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On Sunday, February 14, the New York Post published an article entitled “Lost Dogs of War” addressing the blatant failure of the US Army to reunite handlers with Military Working Dogs (MWD), from the Tactical Explosive Detector Dog (TEDD) program.
This directly violated both Congress’ wishes (10 USC §2583) and the Department of Defense (DoD) policy: “Title 10 US Code 2583 gives priority first to civilian Law Enforcement Agencies, then to prior handlers….”
I am one of those handlers. My dog, [Name tattoo], and I deployed [date range] to [area/country]. The handlers’ understanding, based on the law, was that we would have a chance to adopt our dog, when it was released from working service. In a manner of speaking, one might consider this promise a term and condition of our employment. However, we now know that Richard A. Vargus, OPMG MWD Program Manager (GS-14 and retired LTC), and Robert G. Squires, TEDD Program Coordinator (contractor), not only did not notify handlers of the adoption event, but handed out dogs to friends, family, and business associates. To the best of my knowledge, not one dog, not adopted by a law enforcement agency, went to someone not tied in some way to Vargus or Squires. The contractor, Davis-Paige Management Systems LLC, received over $7 million under Contract W911SR10D0021 for the well-being of the dogs, but no one considered that these war-heroes, many of whom have Canine PTSD, deserved to be retired with the handler who understands them best. Each of the TEDD dogs is estimated to have saved between 150 and 200 lives; this is not the way to treat our heroes.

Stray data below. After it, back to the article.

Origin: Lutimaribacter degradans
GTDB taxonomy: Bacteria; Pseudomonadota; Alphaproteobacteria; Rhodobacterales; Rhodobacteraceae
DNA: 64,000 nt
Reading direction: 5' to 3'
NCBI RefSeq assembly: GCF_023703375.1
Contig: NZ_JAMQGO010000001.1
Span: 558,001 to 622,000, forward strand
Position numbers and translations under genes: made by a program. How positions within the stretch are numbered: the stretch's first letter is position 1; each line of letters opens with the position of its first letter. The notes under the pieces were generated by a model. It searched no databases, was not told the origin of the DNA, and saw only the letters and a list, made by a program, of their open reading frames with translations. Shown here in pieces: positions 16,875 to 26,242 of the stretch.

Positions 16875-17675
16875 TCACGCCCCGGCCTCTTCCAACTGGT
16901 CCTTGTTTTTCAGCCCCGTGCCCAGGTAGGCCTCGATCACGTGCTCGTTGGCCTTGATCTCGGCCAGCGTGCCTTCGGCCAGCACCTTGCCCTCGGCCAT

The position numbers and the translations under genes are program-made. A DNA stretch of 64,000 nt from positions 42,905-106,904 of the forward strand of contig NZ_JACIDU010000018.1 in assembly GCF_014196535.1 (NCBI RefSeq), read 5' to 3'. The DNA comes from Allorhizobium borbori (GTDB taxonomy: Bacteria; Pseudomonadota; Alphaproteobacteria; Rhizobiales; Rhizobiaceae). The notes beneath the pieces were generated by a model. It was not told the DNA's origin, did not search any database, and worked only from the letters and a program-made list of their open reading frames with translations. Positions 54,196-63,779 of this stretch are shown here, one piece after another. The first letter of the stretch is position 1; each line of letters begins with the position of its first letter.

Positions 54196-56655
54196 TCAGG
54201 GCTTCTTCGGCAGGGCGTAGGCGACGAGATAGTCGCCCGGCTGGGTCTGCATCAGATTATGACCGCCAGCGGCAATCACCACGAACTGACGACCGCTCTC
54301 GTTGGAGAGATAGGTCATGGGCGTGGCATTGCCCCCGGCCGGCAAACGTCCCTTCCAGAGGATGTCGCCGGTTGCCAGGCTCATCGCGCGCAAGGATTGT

The Army claims to have conducted a “self-investigation,” but when the Sergeant conducting the information states to others that she would not be naming names because it would be bad for her career, how can anyone believe justice will be a goal? Also, it is my understanding that various members of the military have claimed the pups are “Contract Working Dogs” not under DoD purview, which is false. OPMG conducted the adoption; these dogs were, unequivocally, MWDs. Plus, the military asserts that we, the handlers, are the problem because the Army could not locate a previously submitted “adoption packet.” Of course, they do not reveal that “packet” was not available to most of us, nor were there any clear instructions addressing where and who should receive the packet, if any of us did ferret one out. Neither Congress nor the DoD policy predicates our priority on an “adoption packet.” Additionally, this argument is without merit, because those of us who did submit “packets” were also ignored. Just as all Squires’ friends and family were able to complete adoption papers on the day of the adoption, we handlers should have also been afforded that courtesy. The only difference is Squires ensured his associates knew of the adoption event, while we, Congress’ stated priority in the adoption process, were not.
My request is that Congress conduct an independent investigation of this event and work to make this right for those of us that believed the chance for adoption was a benefit of our service. I would suggest that you start with the legal authority of Squires to sign as the “Agent/Representative of the US Government.” His apparent breach of duty and conflict of interest, resulting in, what appears to be from my perspective, negligent behavior by a DoD contractor, should be a focus of attention.
Thank you for your time and, I pray, your attention to this matter. I can be reached at [xxxx@xxxx] or [123-456-7890] and am able to provide more details, not available in the article, upon request.